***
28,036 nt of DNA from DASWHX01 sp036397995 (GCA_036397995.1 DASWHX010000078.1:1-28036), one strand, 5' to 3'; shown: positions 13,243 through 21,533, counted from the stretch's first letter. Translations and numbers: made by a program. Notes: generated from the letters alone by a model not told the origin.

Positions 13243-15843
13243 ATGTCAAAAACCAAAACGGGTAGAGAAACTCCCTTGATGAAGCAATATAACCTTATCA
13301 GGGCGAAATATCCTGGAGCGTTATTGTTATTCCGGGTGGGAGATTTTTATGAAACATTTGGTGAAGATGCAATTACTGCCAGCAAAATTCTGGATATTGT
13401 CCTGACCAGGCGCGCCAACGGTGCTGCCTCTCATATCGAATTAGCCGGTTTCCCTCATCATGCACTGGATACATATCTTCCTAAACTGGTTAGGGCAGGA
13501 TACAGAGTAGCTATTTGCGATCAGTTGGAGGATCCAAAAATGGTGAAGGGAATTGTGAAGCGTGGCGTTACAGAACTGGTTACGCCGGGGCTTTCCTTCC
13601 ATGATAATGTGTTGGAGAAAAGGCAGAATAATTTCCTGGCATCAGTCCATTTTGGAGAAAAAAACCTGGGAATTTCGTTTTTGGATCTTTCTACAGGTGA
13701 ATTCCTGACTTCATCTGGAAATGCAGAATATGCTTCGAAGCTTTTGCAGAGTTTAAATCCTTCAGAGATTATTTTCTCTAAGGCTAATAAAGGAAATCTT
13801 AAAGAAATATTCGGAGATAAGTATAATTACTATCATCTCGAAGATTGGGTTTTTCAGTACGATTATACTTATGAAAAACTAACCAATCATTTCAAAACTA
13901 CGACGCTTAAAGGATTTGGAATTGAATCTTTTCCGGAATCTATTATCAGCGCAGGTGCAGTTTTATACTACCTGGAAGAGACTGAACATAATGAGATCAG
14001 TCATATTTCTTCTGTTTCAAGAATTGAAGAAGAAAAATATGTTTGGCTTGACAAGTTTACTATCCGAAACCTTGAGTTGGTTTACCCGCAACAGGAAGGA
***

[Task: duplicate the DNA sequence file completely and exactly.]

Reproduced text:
28,036 nt of DNA from DASWHX01 sp036397995 (GCA_036397995.1 DASWHX010000078.1:1-28036), one strand, 5' to 3'; shown: positions 13,243 through 21,533, counted from the stretch's first letter. Translations and numbers: made by a program. Notes: generated from the letters alone by a model not told the origin.

Positions 13243-15843
13243 ATGTCAAAAACCAAAACGGGTAGAGAAACTCCCTTGATGAAGCAATATAACCTTATCA
13301 GGGCGAAATATCCTGGAGCGTTATTGTTATTCCGGGTGGGAGATTTTTATGAAACATTTGGTGAAGATGCAATTACTGCCAGCAAAATTCTGGATATTGT
13401 CCTGACCAGGCGCGCCAACGGTGCTGCCTCTCATATCGAATTAGCCGGTTTCCCTCATCATGCACTGGATACATATCTTCCTAAACTGGTTAGGGCAGGA
13501 TACAGAGTAGCTATTTGCGATCAGTTGGAGGATCCAAAAATGGTGAAGGGAATTGTGAAGCGTGGCGTTACAGAACTGGTTACGCCGGGGCTTTCCTTCC
13601 ATGATAATGTGTTGGAGAAAAGGCAGAATAATTTCCTGGCATCAGTCCATTTTGGAGAAAAAAACCTGGGAATTTCGTTTTTGGATCTTTCTACAGGTGA
13701 ATTCCTGACTTCATCTGGAAATGCAGAATATGCTTCGAAGCTTTTGCAGAGTTTAAATCCTTCAGAGATTATTTTCTCTAAGGCTAATAAAGGAAATCTT
13801 AAAGAAATATTCGGAGATAAGTATAATTACTATCATCTCGAAGATTGGGTTTTTCAGTACGATTATACTTATGAAAAACTAACCAATCATTTCAAAACTA
13901 CGACGCTTAAAGGATTTGGAATTGAATCTTTTCCGGAATCTATTATCAGCGCAGGTGCAGTTTTATACTACCTGGAAGAGACTGAACATAATGAGATCAG
14001 TCATATTTCTTCTGTTTCAAGAATTGAAGAAGAAAAATATGTTTGGCTTGACAAGTTTACTATCCGAAACCTTGAGTTGGTTTACCCGCAACAGGAAGGA